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Alumnus Jonathan works with Ukrainian refugees: ‘They still have a smile on their face’

When alumnus Jonathan Katzman started his master's programme in Russian and Eurasian Studies, he didn't foresee how useful those skills would be in the near future. Now, he manages a refugee centre for Ukrainians who have fled their war-torn country.

Jonathan Katzman
Jonathan Katzman

A year ago, the world looked very different from today's. Jonathan was wrapping up his master's and even had a potential job lined up. ‘I was in the process of attaining position at a Russian university,’ he tells. But when Russia invaded Ukraine, that dream fell apart. ‘Instead, I find myself working with the people on the other side of the conflict. So you can say that things have turned out very differently.’ 

Fulfilling work

He now provides support to around sixty Ukrainian refugees living at a converted music school. ‘My responsibility is inventorying needs and caring for their social welfare,’ Jonathan says. His ability to speak Russian plays a key role in providing support, because he finds that most Ukrainians can't speak English or Dutch. ‘So it's a great opportunity to be forced to speak the language,’ he jokes.

Although Jonathan had never envisioned working with refugees, he says the work is very fulfilling. ‘I especially like working with the children, because even though they have been through very difficult times, they still walk around with a smile on their face,’ he says. Yet, Jonathan hopes to be out of a job rather sooner than later. ‘For the sake of the Ukrainians, I hope they are able to return to their country soon.’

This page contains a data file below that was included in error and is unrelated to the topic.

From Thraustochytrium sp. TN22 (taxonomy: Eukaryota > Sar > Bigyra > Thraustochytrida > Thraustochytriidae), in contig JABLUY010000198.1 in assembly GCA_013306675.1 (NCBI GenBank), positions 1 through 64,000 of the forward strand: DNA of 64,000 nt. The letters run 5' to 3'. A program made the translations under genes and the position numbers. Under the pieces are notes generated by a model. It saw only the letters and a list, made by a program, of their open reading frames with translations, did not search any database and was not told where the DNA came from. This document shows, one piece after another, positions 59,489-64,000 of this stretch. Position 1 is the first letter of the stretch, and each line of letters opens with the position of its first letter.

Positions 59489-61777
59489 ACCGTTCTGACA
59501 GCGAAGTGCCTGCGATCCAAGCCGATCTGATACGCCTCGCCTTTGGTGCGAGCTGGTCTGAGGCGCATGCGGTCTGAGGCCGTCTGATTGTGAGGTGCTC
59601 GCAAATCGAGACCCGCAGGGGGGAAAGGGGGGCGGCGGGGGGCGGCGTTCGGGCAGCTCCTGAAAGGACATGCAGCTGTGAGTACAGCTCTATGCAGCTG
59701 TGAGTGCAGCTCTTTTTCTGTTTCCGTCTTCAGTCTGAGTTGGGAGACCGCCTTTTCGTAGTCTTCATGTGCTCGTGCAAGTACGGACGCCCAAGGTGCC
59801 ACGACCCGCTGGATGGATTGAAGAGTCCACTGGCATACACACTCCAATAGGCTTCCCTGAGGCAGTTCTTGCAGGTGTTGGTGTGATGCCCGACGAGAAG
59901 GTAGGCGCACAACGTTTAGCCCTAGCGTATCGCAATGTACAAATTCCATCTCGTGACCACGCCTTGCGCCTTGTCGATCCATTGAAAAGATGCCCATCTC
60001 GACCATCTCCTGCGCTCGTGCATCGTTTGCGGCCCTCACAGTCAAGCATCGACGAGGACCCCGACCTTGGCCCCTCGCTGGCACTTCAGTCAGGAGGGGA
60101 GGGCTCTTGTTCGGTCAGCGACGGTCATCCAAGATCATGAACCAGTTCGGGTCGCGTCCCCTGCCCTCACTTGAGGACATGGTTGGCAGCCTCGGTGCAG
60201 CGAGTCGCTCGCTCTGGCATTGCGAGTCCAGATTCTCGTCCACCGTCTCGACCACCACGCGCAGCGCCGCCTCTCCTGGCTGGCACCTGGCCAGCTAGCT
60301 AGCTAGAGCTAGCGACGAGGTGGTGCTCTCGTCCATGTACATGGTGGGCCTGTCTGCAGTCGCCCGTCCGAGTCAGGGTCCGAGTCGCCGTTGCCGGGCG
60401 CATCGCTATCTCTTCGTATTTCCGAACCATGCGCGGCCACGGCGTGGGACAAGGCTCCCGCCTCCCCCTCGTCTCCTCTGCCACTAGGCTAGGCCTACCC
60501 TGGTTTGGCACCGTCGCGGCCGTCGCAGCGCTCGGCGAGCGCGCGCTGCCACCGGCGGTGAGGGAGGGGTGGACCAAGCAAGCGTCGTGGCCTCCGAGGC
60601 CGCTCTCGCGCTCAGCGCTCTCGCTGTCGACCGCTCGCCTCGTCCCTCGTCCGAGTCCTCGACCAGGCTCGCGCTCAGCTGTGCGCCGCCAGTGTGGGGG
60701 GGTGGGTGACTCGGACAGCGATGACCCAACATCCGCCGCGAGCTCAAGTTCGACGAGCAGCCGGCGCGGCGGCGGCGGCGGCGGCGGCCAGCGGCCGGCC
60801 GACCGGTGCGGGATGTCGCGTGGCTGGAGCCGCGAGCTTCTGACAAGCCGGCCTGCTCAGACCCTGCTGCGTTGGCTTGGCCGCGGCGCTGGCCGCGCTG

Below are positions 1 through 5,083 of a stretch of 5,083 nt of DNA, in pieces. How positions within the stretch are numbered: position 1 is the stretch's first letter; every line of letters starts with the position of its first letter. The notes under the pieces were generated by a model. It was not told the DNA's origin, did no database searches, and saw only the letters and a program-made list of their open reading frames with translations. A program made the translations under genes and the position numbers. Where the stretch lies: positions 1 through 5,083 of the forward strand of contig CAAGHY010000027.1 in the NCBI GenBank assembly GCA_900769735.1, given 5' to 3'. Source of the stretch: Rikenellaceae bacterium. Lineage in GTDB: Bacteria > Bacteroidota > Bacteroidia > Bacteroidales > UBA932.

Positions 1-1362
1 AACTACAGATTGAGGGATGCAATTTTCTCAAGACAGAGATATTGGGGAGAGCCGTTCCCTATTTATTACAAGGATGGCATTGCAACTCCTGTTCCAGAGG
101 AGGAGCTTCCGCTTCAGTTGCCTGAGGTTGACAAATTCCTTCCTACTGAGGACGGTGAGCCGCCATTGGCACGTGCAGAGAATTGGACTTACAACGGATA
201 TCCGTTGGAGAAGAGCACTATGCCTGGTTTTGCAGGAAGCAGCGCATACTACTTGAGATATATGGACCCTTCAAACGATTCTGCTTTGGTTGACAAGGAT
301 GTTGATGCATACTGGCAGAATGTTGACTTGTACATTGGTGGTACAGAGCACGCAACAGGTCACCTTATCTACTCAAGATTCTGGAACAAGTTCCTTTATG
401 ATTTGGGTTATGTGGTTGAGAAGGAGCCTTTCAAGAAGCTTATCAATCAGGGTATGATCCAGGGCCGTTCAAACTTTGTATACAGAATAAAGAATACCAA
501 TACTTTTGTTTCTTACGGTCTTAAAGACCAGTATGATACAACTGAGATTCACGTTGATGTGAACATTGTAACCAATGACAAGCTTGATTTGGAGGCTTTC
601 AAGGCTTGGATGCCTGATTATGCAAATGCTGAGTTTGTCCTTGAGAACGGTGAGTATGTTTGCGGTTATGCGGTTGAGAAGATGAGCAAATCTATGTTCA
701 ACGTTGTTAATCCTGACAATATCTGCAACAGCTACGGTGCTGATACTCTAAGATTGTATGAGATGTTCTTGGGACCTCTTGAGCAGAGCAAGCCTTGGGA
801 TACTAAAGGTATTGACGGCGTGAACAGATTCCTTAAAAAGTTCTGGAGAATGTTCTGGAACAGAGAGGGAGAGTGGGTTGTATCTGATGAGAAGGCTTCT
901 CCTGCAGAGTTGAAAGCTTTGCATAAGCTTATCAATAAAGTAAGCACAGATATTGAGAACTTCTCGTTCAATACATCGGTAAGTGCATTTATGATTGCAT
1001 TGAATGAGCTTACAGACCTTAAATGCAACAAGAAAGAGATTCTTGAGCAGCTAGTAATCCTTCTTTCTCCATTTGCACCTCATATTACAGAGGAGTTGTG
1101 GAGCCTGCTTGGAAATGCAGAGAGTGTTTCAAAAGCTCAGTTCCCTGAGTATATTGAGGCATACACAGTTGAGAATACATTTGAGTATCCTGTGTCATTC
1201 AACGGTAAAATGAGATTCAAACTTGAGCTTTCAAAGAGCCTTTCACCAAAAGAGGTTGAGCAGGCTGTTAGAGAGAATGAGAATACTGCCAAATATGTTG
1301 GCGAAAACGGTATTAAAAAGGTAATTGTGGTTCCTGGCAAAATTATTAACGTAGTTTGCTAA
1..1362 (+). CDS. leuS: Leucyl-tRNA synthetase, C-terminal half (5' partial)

Cultural competencies

When that happens, he plans to return to his home country of the United States and land a job in government. ‘As a result of studying at Leiden University, I have acquired a large amount of cultural competencies, not only regarding Russian language and culture, but the Dutch as well,’ he says. ‘I would like to use my multifaceted knowledge to find a meaningful job within American political affairs. I am sure there will especially be a demand for specialists with knowledge of Russian culture and language.’

Figuring out interests

Despite the fact that some things didn't go according to plan, he looks back fondly on his days as a student. ‘I have a Dutch passport through my mother who is Dutch, so I came to Leiden to get back in touch with my roots. It's been a pleasure to learn about and experience the Dutch culture and language,’ Jonathan says. 

With his own student experience at the back of his mind, he urges current and upcoming students to really think about what makes them tick. ‘I spent a lot of time trying to find the thing I was actually interested in. The expectation for me was to attend university right after high school but I had no idea what really interested me at first,’ he tells. 'Besides pursuing my bachelor's degree in political science, I enjoyed taking advantage of the electives offered by Leiden University. I eventually settled on Russia as my area of interest. I enjoyed the small course sizes and the in-depth course offerings with great teachers like Matthew Frear.’ 

All in all, Jonathan is happy with how things turned out. ‘We find ourselves in a unique situation. I am thankful to have had the opportunity to take those electives and that I find myself in a position where I can do the work that I do today.’ 

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